To dive a bit deeper into what give the instrument it's timbre:
As we know from experience, each instrument as well as voices have different timbres.
Well, sit down for this one....
When sent into vibration, all matter in the universe will in turn vibrate the air around it and reach our ears and be processed as the phenomenon of sound.
BUT not only is their this single vibration coming from the object, but also AN INFINITE SERIES OF TONES ABOVE THE MAIN TONE WE CALL THE OVERTONE SERIES.
Science time is over!
Okay, once more - when ever we hear a pitch (vibration) from an instrument or voice, or even an untuned piece of wood or metal, we will also hear a bunch of other really quiet pitches above the fundamental tone.
AND DEPENDING ON THE SPECIFIC MAKEUP OF THE AMPLITUDE (HOW LOUD) OF EACH OF THESE TONES IS, THAT WILL GIVE THE SOUNDING OBJECT ITS TIMBRE!
for example: maybe all flutes have the even overtones louder (2nd 4th 6th), while clarinets have all odd overtones louder (3th 5th 7th), this would process in our brain as the difference in sound between a flute and clarinet.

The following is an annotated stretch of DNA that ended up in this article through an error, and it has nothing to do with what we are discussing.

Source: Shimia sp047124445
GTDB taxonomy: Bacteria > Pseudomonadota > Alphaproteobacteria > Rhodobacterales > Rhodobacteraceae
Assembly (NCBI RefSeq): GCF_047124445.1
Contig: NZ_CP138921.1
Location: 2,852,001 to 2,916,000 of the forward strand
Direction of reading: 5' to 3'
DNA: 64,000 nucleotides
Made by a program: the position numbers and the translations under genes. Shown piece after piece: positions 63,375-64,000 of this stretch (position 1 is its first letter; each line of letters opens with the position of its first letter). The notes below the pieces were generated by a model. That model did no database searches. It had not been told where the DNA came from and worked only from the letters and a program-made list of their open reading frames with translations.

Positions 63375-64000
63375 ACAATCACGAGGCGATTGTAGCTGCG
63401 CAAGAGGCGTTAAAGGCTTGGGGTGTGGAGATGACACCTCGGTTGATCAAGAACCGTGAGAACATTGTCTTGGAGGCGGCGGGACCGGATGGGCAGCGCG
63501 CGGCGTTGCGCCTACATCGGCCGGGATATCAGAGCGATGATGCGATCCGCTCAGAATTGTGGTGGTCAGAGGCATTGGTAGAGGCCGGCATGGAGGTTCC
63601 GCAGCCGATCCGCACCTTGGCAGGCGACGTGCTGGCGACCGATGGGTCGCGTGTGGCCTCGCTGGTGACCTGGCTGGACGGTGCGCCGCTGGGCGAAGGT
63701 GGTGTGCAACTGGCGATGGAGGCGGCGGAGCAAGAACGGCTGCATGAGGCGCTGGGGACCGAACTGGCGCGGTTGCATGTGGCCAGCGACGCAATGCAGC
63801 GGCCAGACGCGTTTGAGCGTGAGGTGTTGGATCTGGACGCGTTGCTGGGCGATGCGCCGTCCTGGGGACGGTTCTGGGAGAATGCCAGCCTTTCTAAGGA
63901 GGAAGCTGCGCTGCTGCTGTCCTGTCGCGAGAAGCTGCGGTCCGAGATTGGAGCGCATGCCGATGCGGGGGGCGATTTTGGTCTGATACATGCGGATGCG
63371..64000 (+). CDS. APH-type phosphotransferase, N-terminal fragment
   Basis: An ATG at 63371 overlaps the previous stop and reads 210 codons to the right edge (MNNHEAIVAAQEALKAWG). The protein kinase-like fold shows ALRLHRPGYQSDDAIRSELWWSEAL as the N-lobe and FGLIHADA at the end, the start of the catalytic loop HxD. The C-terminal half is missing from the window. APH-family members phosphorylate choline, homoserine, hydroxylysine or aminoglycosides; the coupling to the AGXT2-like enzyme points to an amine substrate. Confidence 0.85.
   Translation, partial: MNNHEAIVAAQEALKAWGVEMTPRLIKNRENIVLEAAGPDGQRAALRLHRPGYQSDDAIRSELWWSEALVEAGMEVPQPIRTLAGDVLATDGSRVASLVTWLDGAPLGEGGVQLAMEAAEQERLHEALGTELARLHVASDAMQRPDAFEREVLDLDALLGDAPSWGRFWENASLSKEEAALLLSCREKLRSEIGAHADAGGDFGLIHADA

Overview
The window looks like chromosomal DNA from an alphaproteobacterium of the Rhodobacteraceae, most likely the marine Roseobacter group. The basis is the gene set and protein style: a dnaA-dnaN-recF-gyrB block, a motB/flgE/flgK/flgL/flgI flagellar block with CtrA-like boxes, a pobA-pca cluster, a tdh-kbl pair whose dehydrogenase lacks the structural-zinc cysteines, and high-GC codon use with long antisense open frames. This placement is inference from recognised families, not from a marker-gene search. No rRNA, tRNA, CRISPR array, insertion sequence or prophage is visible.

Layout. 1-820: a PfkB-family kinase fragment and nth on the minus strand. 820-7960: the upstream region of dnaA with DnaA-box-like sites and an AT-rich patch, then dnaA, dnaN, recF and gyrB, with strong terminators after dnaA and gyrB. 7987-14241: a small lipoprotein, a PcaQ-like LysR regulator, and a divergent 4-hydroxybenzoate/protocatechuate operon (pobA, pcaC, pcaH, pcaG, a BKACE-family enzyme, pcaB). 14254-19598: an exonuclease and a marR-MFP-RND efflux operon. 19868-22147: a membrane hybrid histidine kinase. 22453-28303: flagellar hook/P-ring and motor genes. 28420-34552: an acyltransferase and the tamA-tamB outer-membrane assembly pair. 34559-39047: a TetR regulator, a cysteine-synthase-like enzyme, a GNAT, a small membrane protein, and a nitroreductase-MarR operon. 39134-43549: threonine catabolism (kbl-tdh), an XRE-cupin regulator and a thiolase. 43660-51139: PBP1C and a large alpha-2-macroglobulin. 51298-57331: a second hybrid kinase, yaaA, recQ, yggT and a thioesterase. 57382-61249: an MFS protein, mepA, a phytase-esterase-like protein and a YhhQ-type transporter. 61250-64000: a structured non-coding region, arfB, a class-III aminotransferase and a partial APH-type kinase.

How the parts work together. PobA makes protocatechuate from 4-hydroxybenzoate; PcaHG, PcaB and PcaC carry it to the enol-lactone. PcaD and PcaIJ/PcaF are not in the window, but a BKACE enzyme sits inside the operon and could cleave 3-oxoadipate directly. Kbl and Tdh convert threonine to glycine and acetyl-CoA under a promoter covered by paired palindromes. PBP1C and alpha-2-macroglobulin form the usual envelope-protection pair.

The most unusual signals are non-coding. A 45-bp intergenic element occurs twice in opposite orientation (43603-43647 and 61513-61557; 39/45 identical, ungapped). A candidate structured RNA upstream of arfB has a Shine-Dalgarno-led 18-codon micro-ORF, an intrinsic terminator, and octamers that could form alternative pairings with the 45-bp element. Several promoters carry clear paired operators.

And perhaps, the ever so slight difference in sound between my clarinet and your clarinet is determined by a small difference in my overtone's amplitudes and your's
Lastly, each of these overtones gets more are more relatively quiet than the last, 2nd is the loudest, then 3rd, then 4th, ect.
I hope I didn't loose you in their talking about vibrations and tones and whatnot, but just remember, music is vibrations.
We tune these vibrations and set them in fancy orders to create music.
What gives us so many beautiful different timbres is the differences in the loudness of each tone in the overtone series, which sounds over any and all vibrations.
If you want to keep going on this topic, visit my blog!
This lesson goes on to talk about how the overtone series affects the way all music harmony in our universe works!
See you there